If you do any "manscaping" or tending of your "lady garden," you might want to consider cutting back. A recent study suggests a correlation between pubic grooming and contracting STIs.
The study, led by Benjamin Breyer, a urologist at the University of California, San Francisco, and published this week in the journal Sexually Transmitted Infections, found that participants who had groomed their pubic hair at least once in their lifetime were almost twice as likely to have had at least one STI. And participants who had groomed or gone completely bare more than 11 times per year were more than four times as likely.
Before you toss out your razors, though, keep in mind that this study found a significant correlation between the two. There's still no evidence of causation. And the study did not collect data on whether people were having safe sex or getting vaccinated for HPV, and those are two major preventative measures.
That said, it's important to be aware of because, well, it does make sense when you consider the biology at play. As Jennifer Gunter, OB-GYN at Kaiser Permanente Northern California, explains to NPR Science, shaving and waxing creates micro-tears and cuts in your skin. If you groom right before you have sex, those tiny wounds might not have time to heal and viruses and bacteria will make their way into your system more easily. Gunter notes that pubic hair is a mechanical barrier — like your eyebrows — that traps bacteria and debris, and that it's there for a reason. So, there's no need for alarm, but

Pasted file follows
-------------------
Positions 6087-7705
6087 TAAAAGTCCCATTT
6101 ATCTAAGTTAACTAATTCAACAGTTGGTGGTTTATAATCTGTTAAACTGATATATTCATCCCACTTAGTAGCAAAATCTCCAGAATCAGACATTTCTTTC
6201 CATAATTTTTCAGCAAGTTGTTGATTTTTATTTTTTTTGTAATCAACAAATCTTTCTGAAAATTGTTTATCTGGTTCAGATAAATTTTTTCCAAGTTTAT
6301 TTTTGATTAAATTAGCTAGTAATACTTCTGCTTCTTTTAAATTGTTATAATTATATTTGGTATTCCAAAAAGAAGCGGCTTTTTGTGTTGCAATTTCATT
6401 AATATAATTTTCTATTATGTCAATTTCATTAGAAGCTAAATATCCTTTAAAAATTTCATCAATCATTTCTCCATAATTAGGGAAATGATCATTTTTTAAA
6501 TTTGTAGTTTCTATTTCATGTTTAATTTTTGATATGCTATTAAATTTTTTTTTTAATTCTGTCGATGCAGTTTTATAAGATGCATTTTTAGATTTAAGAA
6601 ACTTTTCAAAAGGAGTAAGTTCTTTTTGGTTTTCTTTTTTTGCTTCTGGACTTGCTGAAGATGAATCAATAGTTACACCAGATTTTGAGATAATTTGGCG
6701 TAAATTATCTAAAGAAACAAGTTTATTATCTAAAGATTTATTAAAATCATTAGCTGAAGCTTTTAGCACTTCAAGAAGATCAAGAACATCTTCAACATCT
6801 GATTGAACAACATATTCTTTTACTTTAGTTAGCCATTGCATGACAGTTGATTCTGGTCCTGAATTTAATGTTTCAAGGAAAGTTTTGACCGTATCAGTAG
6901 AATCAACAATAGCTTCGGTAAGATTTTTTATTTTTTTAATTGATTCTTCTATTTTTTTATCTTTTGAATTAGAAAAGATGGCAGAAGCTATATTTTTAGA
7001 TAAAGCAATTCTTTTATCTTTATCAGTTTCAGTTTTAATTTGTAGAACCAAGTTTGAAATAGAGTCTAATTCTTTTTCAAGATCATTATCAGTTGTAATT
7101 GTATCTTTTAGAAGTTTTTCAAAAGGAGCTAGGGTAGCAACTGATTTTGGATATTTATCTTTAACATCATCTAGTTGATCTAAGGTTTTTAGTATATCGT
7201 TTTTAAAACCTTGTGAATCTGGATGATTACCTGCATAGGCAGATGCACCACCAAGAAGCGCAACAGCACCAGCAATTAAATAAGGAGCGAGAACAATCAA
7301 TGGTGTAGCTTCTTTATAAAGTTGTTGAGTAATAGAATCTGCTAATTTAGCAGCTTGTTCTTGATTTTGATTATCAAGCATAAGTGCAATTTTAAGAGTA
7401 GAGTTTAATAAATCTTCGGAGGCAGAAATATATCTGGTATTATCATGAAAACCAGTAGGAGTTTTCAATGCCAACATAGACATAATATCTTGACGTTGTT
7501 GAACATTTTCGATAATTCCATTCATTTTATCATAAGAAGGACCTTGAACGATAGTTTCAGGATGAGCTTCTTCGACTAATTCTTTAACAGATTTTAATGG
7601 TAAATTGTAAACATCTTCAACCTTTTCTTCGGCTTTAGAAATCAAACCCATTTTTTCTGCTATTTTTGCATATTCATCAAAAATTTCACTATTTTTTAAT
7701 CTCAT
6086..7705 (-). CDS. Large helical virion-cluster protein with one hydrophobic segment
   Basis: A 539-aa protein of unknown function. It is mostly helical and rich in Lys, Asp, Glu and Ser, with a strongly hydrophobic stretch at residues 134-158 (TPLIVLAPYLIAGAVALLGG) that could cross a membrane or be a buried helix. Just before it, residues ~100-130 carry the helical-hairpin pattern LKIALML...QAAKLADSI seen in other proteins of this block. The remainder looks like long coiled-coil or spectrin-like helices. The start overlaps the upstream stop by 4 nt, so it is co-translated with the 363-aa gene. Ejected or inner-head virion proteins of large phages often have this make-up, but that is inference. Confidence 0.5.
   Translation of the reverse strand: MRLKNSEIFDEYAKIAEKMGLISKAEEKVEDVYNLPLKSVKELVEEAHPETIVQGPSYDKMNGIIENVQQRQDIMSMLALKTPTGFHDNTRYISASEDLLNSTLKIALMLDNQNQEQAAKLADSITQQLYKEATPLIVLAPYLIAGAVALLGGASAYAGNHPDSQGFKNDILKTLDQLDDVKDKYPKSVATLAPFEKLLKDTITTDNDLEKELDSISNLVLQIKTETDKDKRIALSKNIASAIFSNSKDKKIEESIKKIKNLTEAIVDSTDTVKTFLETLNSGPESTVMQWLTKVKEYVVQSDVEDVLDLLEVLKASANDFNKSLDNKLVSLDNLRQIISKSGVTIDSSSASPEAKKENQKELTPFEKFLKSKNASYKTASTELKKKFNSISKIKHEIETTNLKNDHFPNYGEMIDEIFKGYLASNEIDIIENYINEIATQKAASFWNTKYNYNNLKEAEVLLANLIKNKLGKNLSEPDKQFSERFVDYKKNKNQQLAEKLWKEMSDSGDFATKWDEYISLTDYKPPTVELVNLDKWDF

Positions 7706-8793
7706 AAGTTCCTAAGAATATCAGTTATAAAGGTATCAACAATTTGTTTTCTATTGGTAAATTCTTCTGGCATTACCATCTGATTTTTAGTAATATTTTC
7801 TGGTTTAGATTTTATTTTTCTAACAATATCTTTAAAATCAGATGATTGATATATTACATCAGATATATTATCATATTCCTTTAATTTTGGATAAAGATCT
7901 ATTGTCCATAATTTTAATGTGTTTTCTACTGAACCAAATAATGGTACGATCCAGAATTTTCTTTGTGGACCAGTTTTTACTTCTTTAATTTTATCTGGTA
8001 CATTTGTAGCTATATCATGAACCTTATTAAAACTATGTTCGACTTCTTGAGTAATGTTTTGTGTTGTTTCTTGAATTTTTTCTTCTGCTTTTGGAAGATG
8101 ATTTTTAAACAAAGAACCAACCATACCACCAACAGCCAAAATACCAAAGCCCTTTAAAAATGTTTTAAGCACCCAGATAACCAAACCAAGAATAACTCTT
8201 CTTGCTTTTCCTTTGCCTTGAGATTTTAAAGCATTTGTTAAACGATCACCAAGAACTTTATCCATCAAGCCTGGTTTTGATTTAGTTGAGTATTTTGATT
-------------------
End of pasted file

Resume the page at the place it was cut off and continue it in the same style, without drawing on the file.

Correlation between pubic hair grooming and STIs: results from a nationally representative probability sample [Sexually Transmitted Infections via NPR Science] Photo Iain Watson.